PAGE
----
Hello everyone and welcome to the first article of a five part series discussing custom scripting with AcceleratXR. This article will focus on introducing you to the AcceleratXR Script Manager, an extension for Visual Studio Code making the management of scripts simple and powerful.

The Script Manager extension allows you to interact with an AcceleratXR cluster’s scripting system by implementing a Source Control Provider. The scm provider is able to communicate with your AXR backend cluster. With the manager you can automatically synchronize existing scripts to a local workspace, modify and commit changes, then publish those changes when you’re ready to make them live. Scripts can also be deleted and recovered so that you never lose precious work.

In AcceleratXR scripts can be created from two different places. The first script source is called disk. These are scripts that have been bundled with the service code itself. They can never be permanently deleted but they can be unpublished and/or modified. The second source of scripts are user scripts. These are scripts that you create with the Script Manager or AcceleratXR console tools. These scripts are only visible to the service that they were created with and only exist in the cluster database.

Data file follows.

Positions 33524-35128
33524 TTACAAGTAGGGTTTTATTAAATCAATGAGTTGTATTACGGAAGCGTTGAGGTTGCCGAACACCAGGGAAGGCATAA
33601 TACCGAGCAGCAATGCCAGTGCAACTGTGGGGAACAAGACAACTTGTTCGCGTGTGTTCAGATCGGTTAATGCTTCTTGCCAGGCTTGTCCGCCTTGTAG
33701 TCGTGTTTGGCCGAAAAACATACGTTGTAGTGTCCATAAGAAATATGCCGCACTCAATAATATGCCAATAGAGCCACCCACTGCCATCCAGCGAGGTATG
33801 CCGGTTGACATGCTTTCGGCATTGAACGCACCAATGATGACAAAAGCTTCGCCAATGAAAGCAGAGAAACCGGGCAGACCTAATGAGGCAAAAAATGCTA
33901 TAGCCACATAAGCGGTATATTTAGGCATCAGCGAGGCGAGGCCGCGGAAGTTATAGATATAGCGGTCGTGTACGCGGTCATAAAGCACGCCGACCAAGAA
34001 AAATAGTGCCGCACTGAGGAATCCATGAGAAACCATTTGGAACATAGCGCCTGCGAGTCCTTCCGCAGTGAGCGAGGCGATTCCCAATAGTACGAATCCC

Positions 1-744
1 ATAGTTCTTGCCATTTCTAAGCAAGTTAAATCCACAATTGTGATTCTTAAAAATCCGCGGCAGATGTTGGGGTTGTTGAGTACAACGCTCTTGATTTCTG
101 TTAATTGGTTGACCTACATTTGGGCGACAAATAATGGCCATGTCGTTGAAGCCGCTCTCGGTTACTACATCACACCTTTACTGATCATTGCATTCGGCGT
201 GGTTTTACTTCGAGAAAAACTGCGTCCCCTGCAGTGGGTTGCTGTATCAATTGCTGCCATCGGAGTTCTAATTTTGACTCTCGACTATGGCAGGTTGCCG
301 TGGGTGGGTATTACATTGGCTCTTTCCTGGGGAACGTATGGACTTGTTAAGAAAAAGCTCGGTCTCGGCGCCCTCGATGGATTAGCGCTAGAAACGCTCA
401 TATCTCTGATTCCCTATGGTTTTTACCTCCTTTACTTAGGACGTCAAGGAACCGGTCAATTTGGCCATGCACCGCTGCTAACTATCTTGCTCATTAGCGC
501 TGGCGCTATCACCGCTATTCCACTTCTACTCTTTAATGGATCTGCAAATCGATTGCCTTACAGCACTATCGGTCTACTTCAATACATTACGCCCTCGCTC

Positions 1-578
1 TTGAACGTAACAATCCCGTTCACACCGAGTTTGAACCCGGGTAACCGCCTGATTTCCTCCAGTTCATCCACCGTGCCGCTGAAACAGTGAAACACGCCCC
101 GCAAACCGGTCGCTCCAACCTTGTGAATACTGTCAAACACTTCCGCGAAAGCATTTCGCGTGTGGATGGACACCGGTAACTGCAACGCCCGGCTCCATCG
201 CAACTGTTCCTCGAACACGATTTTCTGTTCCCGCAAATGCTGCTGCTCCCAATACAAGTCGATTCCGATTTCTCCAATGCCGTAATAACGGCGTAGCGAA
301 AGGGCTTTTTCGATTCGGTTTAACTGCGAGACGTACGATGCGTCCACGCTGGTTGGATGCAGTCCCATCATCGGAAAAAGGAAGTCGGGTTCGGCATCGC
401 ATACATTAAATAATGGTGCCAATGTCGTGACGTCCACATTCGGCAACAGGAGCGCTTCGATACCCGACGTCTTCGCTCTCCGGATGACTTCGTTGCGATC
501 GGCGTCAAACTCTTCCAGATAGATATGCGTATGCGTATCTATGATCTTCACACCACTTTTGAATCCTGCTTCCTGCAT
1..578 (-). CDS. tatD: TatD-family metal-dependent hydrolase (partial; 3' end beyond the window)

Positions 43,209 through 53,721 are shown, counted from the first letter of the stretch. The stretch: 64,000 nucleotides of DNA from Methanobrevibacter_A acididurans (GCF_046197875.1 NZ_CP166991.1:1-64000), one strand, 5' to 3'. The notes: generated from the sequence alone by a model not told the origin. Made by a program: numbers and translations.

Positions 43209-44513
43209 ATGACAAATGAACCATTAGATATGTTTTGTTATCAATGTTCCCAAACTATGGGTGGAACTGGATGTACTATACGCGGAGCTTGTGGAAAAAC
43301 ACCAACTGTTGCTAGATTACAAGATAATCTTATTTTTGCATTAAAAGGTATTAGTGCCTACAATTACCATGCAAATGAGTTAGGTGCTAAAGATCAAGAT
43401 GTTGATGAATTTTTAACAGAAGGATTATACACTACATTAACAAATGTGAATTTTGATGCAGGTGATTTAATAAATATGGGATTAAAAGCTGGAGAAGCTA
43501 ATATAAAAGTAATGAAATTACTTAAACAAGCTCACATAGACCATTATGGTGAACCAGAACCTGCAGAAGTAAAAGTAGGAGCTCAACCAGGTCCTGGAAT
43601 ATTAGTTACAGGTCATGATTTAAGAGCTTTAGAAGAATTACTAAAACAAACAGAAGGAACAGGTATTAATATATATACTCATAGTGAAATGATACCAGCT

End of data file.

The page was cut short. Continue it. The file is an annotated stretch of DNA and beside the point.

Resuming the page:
Let’s get started. Open up Visual Studio Code to the extensions panel. Type in acceleratxr into the search box. You’ll immediately see an entry for the AcceleratXR Script Manager. Click on it and hit Install.

Next you’ll want to create a workspace to synchronize the scripts to. Click on File -> Save workspace As... and choose a suitable location. Now you can synchronize the scripts from your AXR cluster using the axr.checkout command using the command menu (Ctrl+Shift+P).

You will be prompted for the cluster address. This is the base url of your AXR cluster that the dashboard and clients use to connect to the service (e.g. https://api.demo.goaxr.cloud/v1). Once entered you’ll be prompted for the username of a user account to login with. The user must have the admin role in order to manage scripts. Finally enter the account password. The extension will automatically save this configuration into the settings.json file of the workspace. You can optionally have the extension remember your password so that you don’t get prompted each time you open the workspace. However note that the password is stored in plaintext.

The final prompt you’ll see is to install the script dependencies. This will install all NodeJS dependencies that the system needs in order to ensure you have the optimal scripting environment. While this is optional, it is highly recommended.

Once synchronized you’ll notice several new files have been added to your local workspace folder.

Let’s modify a script. Open the DependenciesRoute.ts file from the routes folder and make some edit. You’ll notice that the Source Control icon now shows one (1) pending change.  If you click on the scm icon you can now see three (3) separate categories in the SCM panel; Changes, Unpublished, and Deleted.

The Changes category lists all locally modified script changes. If you click on a given script the editor will show you a diff from what exists on the remote server.